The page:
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Encyclopedia of Experiments: Cancer Research

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CRC Organoid Cell Labeling


CRC Organoid Cell Labeling: A Method to Generate GFP Lentivirus-transduced Colorectal Cancer Organoid Cells



- Organoids are three-dimensional in-vitro cellular constructs that self-organize to mimic key tissue characteristics of its organ of origin. To begin labeling, treat harvested organoids with a proteolytic and collagenolytic enzyme cocktail to dissociate the cells into suspension. Centrifuge to separate the cells from enzyme-containing supernatant. Discard the supernatant. Dissolve the cell pellet using a medium containing lentiviral vectors. These recombinant viruses carry the coding sequence for a green fluorescent protein or GFP.

The viruses fuse with the cells and release their genetic material and certain viral enzymes into the cytoplasm. The viral reverse transcriptase synthesizes the complementary viral DNA that moves into the host's nucleus. The viral integrase helps incorporate the GFP sequence-containing viral DNA into the host genome. Grow these transduced cells in an extracellular matrix or ECM-coated culture plate. Aspirate the medium and centrifuge to collect any unattached cells. Resuspend the cells in additional ECM.

Overlay the suspension on the adherent culture to promote cell viability. Once the matrix solidifies, add culture medium and incubate to facilitate organoid formation. Observe the culture under a fluorescence microscope. Transduced cells synthesize green fluorescent proteins. Organoids formed from these cells display GFP positivity. The following protocol demonstrates GFP lentiviral transduction into patient-derived colorectal cancer organoids cells.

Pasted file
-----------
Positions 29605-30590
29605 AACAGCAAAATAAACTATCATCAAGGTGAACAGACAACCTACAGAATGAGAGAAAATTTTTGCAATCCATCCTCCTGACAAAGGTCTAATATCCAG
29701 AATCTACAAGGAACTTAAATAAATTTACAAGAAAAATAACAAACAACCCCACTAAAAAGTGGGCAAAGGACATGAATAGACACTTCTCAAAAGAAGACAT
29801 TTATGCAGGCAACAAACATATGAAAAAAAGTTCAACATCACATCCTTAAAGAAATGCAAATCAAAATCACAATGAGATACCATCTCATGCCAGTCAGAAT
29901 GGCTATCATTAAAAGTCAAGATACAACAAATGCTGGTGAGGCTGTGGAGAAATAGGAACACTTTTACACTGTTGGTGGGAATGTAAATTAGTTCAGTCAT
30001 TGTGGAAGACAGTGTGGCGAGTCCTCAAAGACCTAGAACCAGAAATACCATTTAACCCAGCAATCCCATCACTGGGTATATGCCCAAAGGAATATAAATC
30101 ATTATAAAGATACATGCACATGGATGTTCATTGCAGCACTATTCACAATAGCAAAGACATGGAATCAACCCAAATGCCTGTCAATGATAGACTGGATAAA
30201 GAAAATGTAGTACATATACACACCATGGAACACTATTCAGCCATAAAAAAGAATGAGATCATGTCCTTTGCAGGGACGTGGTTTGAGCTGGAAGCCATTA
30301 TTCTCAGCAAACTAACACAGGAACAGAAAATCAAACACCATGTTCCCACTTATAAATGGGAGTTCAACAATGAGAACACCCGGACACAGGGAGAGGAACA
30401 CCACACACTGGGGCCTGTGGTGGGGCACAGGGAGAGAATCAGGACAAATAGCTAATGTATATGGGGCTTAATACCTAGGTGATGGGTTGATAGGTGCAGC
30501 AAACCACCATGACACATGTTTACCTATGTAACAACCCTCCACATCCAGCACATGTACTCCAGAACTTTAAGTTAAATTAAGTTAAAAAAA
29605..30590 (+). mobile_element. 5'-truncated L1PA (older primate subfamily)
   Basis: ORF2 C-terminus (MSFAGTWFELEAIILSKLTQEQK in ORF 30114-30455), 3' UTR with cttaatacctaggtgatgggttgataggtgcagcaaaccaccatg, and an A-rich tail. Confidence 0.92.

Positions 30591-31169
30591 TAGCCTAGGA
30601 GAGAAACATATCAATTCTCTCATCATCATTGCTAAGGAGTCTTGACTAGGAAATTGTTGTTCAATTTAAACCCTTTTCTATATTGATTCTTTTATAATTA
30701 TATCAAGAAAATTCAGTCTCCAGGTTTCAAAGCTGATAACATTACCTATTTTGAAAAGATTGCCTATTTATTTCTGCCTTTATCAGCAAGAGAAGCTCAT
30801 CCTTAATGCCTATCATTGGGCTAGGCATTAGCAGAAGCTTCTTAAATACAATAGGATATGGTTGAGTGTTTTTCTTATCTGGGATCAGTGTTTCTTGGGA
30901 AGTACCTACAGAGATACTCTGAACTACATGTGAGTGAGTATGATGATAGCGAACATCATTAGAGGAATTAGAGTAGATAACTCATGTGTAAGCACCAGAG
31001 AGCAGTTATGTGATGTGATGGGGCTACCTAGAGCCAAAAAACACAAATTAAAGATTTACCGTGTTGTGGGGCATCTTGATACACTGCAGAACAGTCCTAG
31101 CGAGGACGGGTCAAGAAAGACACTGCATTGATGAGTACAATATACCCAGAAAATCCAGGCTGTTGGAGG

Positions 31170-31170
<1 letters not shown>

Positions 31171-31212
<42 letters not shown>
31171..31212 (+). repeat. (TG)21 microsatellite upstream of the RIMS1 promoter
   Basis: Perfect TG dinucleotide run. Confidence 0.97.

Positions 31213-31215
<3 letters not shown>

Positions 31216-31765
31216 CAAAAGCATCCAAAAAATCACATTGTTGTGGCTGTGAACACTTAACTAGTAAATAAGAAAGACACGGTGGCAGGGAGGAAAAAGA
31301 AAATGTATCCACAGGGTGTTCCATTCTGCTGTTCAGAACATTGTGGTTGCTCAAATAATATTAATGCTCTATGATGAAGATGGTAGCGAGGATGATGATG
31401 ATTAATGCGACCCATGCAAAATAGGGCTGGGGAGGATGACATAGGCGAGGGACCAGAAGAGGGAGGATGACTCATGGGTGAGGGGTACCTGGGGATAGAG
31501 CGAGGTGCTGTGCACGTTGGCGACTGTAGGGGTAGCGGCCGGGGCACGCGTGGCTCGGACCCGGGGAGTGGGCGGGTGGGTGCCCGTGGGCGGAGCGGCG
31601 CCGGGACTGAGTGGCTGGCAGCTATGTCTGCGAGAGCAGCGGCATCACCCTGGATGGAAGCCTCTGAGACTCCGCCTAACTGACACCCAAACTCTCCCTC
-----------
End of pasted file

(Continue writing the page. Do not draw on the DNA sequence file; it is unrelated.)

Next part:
- After 7 to 10 days of culture, detach the organoids mechanically with a sterile cell scraper and transfer the organoids into 1.5 milliliter microcentrifuge tubes for their centrifugation. Then, resuspend the pellets in 500 microliters of PBS with gentle tapping for another centrifugation. To dissociate the colorectal cancer organoids, add 500 microliters of proteolytic and collagenolytic enzyme solution to the tubes and mix with gentle tapping.

After 10 minutes at room temperature, add 500 microliters of medium supplemented with 1% FBS to the cells, and very gently pipette the cell suspension several times to break up the organoids.

- Gentle pipetting of human CRC organoids during passaging is critical to maintaining an intact spheroid formation in culture.

- Centrifuge the cells again and resuspend the pellets in 100 microliters of 5x GFP lentivirus stock and 400 microliters of fresh colorectal cancer organoid culture medium.

- It is essential to infect the human CRC organoids with a high titer of GFP lentivirus, particularly to achieve a nearly 100% infection efficiency.

- Adjust the volume in each tube to achieve a 5 times 10 to the fifth dissociated tumor cell per 500 microliters of medium concentration, and plate 500 microliters of cells into each well of an artificial extracellular matrix coated 12-well plate as demonstrated. After 18 hours in the cell culture incubator, transfer the floating cell-containing supernatants into individual 1.5 milliliter microcentrifuge tubes for centrifugation, followed by resuspension of the pellets in 70 microliters of artificial extracellular matrix per tube on ice.

To enhance the colorectal cancer cell viability, overlay the tumor cell-containing artificial extracellular matrix onto the tumor organoids in the 12-well plate and place the plate in the cell culture incubator for 30 minutes. When the artificial extracellular matrix coating has solidified, feed the cultures with 1 milliliter of fresh CRC organoid culture medium supplemented with 1% FCS and return the cells to the cell culture incubator for three days. Then, observe the infected cells by fluorescence microscopy to confirm a nearly 100% GFP positivity and return the cells to the incubator for another 4 to 6 days.

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